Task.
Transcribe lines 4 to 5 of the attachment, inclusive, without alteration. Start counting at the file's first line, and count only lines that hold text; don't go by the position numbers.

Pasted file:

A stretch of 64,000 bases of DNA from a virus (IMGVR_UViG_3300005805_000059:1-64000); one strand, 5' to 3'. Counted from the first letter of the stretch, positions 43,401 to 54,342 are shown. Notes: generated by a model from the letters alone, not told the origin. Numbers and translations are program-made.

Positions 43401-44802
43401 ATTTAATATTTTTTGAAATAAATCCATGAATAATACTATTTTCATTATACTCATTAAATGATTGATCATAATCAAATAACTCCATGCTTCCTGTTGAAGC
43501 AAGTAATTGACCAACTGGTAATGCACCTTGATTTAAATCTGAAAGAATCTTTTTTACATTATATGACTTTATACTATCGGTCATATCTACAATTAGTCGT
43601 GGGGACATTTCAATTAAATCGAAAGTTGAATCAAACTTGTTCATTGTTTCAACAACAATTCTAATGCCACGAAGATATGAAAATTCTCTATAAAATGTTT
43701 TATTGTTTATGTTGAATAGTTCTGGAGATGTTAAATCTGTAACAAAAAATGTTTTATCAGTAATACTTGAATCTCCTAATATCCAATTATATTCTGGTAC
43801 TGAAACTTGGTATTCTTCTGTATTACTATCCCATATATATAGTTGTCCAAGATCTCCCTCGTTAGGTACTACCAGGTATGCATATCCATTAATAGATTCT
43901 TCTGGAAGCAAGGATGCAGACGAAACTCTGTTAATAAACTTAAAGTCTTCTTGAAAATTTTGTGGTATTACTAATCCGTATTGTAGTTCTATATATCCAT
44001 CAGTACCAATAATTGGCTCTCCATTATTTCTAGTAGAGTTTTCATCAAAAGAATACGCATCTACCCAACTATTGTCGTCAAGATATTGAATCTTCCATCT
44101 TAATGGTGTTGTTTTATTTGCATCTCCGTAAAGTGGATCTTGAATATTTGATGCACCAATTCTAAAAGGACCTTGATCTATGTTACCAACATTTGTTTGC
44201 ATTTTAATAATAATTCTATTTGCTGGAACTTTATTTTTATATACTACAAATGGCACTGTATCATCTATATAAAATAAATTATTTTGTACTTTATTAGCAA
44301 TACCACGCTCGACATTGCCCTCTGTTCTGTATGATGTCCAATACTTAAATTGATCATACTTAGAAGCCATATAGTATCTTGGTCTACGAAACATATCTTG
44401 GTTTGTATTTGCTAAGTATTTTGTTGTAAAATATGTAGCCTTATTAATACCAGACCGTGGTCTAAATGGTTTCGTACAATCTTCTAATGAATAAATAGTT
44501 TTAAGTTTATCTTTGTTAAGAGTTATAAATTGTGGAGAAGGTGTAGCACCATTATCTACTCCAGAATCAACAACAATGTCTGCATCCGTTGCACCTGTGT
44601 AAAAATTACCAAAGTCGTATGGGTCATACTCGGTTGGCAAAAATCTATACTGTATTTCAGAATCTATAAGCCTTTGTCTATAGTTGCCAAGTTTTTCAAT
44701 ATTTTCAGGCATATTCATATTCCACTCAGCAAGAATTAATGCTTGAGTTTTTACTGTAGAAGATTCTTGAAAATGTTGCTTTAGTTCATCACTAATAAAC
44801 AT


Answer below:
43501 AAGTAATTGACCAACTGGTAATGCACCTTGATTTAAATCTGAAAGAATCTTTTTTACATTATATGACTTTATACTATCGGTCATATCTACAATTAGTCGT
43601 GGGGACATTTCAATTAAATCGAAAGTTGAATCAAACTTGTTCATTGTTTCAACAACAATTCTAATGCCACGAAGATATGAAAATTCTCTATAAAATGTTT